L MillingtonMessage From Our Superintendent

 

Dear Parents, Families, Friends, and Community Members,

What can I say about my first year at OSSD?  It’s been long, interesting, challenging, but incredibly rewarding, and I’m pleased with the progress we’re making on so many fronts. The updates below really just scratch the surface of all that’s going on in the OSSD, but I’ll start with these, and provide additional updates throughout the summer. But first, I want to say thank you - for your continued help, support, advice, and patience.  Together, we’re building something great.

Security Updates - As we head into the summer break, approximately two-thirds of the district faculty have completed or nearly completed the online portion of the ALICE (Alert, Lockdown, Inform, Counter, Evacuate) training.  The formal training of all faculty will occur in the fall on the opening professional development days (August 23rd and 31st), which will allow the district to incorporate new safety procedures with the physical security upgrades that are taking place over the summer.  We were able to take advantage of some extra money from the current fiscal year to begin that process, which should be complete by June 30. Some of the new upgrades include:

  • Camera based buzz-in systems that trap a person in the atriums before they can enter the schools.
  • Mechanical locks and knock boxes to aid law enforcement’s entry to the buildings.
  • Alarming all doors so that school and district personnel know immediately if they are opened.
  • Adding locking buttons to all doors in each building.
  • Adding panic buttons to the main offices.
  • Repairing door hardware that is worn or failing.
  • Providing ALICE Training for all faculty, incorporates online and in-person training components.

State Financial Updates - On May 25th the Governor signed into law H.897 that changes the way special education is funded within the state of Vermont. Prior to this change, the state operated on a reimbursement system that gave money back to the schools for individual students served.  With the adoption of H.897, however, districts will now receive a block grant of money, the amount of which is dependent upon a district’s total student population.  Under normal circumstances this could be an effective way to force districts to adopt more effective and efficient mechanisms for service delivery; unfortunately, the situation in Vermont is not one of normal circumstances.  The ideas and arguments underlying this new law rest on the assumption that these students need academic accommodations; and that is why it will fail, because the students we are serving on an expanded basis each year don’t have academic disabilities. They have emotional disabilities. Sometimes profound ones. When the block grant monies run out, there won’t be sufficient funds to accommodate the district’s out of pocket expense for serving this growing segment of our student population.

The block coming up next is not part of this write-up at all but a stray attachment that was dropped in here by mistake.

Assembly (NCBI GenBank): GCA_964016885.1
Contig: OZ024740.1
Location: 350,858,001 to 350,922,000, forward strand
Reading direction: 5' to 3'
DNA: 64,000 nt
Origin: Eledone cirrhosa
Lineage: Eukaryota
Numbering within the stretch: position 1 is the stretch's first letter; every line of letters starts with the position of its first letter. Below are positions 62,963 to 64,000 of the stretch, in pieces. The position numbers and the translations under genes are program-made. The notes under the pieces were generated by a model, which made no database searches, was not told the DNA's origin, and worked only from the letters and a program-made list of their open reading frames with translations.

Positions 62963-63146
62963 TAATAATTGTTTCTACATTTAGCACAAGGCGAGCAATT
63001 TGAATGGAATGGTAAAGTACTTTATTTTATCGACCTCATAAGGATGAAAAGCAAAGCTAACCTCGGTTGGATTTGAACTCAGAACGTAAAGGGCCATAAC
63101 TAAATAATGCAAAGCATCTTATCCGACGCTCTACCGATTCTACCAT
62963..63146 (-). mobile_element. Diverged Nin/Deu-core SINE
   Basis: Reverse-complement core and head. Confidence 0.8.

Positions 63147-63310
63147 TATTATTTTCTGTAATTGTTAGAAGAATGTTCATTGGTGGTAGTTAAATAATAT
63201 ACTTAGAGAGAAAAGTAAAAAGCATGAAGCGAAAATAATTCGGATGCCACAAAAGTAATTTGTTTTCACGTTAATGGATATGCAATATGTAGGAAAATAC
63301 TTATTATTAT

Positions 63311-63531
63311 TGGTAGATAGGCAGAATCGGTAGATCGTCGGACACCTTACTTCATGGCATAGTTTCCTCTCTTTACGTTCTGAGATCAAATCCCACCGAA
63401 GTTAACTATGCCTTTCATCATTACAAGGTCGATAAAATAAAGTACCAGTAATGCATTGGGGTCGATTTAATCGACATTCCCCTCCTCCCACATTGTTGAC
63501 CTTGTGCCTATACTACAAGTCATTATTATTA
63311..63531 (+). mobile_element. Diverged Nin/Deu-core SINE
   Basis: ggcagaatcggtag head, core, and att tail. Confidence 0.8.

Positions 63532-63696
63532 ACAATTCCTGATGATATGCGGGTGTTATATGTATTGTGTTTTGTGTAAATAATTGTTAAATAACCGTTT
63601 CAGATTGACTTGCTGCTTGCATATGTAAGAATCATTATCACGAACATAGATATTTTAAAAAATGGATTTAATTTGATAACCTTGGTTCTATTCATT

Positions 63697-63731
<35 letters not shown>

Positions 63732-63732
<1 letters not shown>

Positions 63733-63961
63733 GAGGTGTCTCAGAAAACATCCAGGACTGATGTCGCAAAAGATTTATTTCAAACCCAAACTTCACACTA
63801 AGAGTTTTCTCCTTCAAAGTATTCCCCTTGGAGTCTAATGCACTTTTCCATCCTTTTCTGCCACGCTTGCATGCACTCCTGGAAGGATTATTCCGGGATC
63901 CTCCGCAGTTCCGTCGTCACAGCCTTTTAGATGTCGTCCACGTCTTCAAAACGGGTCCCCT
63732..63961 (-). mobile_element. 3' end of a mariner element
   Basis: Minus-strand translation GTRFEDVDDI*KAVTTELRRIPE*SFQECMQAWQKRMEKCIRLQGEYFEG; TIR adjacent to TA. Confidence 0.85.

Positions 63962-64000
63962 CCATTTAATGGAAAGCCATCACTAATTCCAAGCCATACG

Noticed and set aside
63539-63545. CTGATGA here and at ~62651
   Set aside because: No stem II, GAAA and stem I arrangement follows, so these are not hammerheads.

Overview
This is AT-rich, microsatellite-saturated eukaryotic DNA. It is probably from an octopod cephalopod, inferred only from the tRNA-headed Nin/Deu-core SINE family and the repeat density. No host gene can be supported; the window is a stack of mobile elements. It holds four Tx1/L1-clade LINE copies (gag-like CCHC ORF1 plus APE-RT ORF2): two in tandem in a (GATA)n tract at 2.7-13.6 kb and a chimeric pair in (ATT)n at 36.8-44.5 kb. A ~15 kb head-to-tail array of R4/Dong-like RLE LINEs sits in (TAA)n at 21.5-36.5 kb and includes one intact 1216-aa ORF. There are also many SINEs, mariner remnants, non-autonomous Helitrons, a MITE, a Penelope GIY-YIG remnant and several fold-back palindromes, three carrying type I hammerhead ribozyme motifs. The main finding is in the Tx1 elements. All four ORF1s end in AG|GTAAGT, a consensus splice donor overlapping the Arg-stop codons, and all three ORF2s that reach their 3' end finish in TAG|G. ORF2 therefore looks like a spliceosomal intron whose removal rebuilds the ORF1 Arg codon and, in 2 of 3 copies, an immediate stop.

A better solution would be to provide funding for programs and enhanced laws that prevent abuse and neglect within families across the state, so that students are not being traumatized in the first place.  Not only would this bring down the cost of providing special education services in schools, it would decrease the cost of administering social entitlement programs to the generations of adults these students are on the road to becoming.  The state needs to stop looking for a quick fix in terms of its budget and look to long term investments that will pay back many times the initial outlay and which will continue to do so into perpetuity.

Re-Examining ENDS Data - As a system and school district, we have been, and we continue to work together to provide a more academically focused interpretation of the Board’s ENDS.  The hope is to break the ENDS up (if you will) so that there can be a presentation at each of the monthly board meetings for an in-depth analysis of the district’s achievement relative to our desired state; which would, in turn, provide meaningful information to the district’s faculty that could be used to drive systemic improvements.
The largest part of our work in the coming year will be to determine or, in some cases to create, the measurement instruments that will be used to provide meaningful data on the district’s achievement of its ENDS. Once that process is complete, we will be able to set a baseline of where we currently stand and establish clear goals on where we want to be over the course of the next three-to-five years.

Continuous Improvement Plan - Finally, we continue to develop and implement our “Continuous Improvement Plan”, which focuses on Academic Proficiency, Safe and Healthy Schools, and High Quality Staffing. And while we’ve come a long way in each of these areas over the past year, we still have much work do to. For a full, detailed overview of the Plan; the challenges associated with it; a root cause analysis of why we are where we are; and our theory of improvement; I encourage you to take a few minutes to read through the plan, which you can find in the documents box to the left. I’ll caution you now – it isn’t easy reading. But it’ll give you an idea of the challenges ahead of us, and our plans for meeting them.
As always, I appreciate your ongoing input and support, and I invite you to join us at our parent/community forums, which are scheduled throughout the school year.

Best,
Layne Millington, Superintendent